Why Is My Cat Panting In The Car?

It’s not always for the reason you’d expect 🙀

cat panting in car

When you’ve got your cat in the car, you want him to be relaxed and comfortable.

And since your cat’s not a dog, it might freak you out to catch your cat panting in the car. You might wonder, “Is a little cat panting worth taking a detour to the vet?”

The Dodo spoke with Dr. Crista Coppola, a certified cat behaviorist for SeniorTailWaggers.com, to find out what it means if your cat’s panting while traveling in the car.

Why do cats pant in the car?

Cats pant for different reasons than you might expect.

Most people don't realize that cats don't pant for the same reasons that dogs do,” Dr. Coppola told The Dodo. “Dogs will pant when excited or slightly warm. For cats, panting is a sign of distress.”

This can include a few different types of distress, like:

  • Psychological stress or anxiety
  • Illness (this could be an underlying medical condition, like respiratory infection or heart failure)
  • Heat distress

If you’re in the car with your cat, though, one reason is much more common than the others.

“In the car environment, the most likely reason for a cat to pant would be stress,” Dr. Coppola said. “Unless the cat has been left in a hot car, their panting behavior is less likely to be caused by heat stress.”

Car sickness in cats is likewise often brought on by your pet’s anxiety about the car’s movements.

How to help your panting cat

The main way to help your panting cat is to remove him from the situation.

“If they have already begun panting, it may help to stop the car (if the painting was caused by the movement),” Dr. Coppola said. “Otherwise, the best recommendation is to get them out of the car environment as soon as possible.”

It also helps if you try to make your cat’s car ride feel safe and comfortable even before he starts panting by using a cat carrier.

“Sometimes placing a cat in a carrier for the car ride will help mitigate stress and prevent the panting,” Dr. Coppola said.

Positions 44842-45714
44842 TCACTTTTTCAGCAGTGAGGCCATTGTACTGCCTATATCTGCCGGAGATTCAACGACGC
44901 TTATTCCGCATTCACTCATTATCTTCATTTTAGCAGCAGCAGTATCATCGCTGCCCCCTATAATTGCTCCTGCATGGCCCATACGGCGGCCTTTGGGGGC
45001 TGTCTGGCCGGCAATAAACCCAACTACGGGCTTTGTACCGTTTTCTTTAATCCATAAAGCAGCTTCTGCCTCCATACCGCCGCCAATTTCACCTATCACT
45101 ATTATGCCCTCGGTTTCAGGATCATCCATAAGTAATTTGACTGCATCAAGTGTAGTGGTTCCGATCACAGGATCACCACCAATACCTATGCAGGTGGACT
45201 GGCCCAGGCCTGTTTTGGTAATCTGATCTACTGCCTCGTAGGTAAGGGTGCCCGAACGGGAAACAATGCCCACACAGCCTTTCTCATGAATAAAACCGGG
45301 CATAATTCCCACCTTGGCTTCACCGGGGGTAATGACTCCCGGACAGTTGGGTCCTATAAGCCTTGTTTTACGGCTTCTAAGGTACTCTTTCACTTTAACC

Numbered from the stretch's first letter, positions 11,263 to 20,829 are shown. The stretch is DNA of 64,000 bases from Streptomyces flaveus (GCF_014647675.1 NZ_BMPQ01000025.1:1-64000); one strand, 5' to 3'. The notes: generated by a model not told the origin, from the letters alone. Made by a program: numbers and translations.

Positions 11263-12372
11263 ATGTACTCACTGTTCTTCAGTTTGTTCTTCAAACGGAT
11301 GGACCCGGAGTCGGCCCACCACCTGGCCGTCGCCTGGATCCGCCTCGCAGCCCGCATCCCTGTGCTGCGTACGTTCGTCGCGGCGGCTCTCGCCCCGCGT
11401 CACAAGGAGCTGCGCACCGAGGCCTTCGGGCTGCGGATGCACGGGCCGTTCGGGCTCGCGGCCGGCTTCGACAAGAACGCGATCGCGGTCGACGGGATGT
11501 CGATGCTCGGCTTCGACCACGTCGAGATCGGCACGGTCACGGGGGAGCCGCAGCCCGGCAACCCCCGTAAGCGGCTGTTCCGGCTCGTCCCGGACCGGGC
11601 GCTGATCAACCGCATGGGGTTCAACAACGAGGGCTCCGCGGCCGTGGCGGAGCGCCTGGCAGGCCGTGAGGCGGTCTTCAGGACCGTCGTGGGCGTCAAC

The good news is that since panting in the car is typically an indication that your cat’s stressed out, calming him down should make it stop.

You could do this with portable cat calming aids, like calming collars or pheromone sprays.

Try this Feliway travel calming spray from Chewy for $13.99

Or this Sentry calming collar from Chewy for $7.65

However, make sure to reach out to your vet if it seems like your cat’s been panting for a while.

“If a cat's open-mouth breathing does not resolve within a few minutes, they should be seen by a veterinarian right away,” Dr. Coppola said.

Your vet will be able to determine whether or not your cat’s panting is actually a symptom of a medical condition or if he needs a little extra help getting his anxiety under control.

“If you already know your cat becomes stressed in the car, talk with your DVM about the possible use of drug therapy for when car rides are necessary,” Dr. Coppola said.

So if your cat’s panting in the car, don’t panic. Instead, just try to calm him down. And if the panting doesn’t stop, reach out to your vet to figure out how to make your BFF feel safe and settled.

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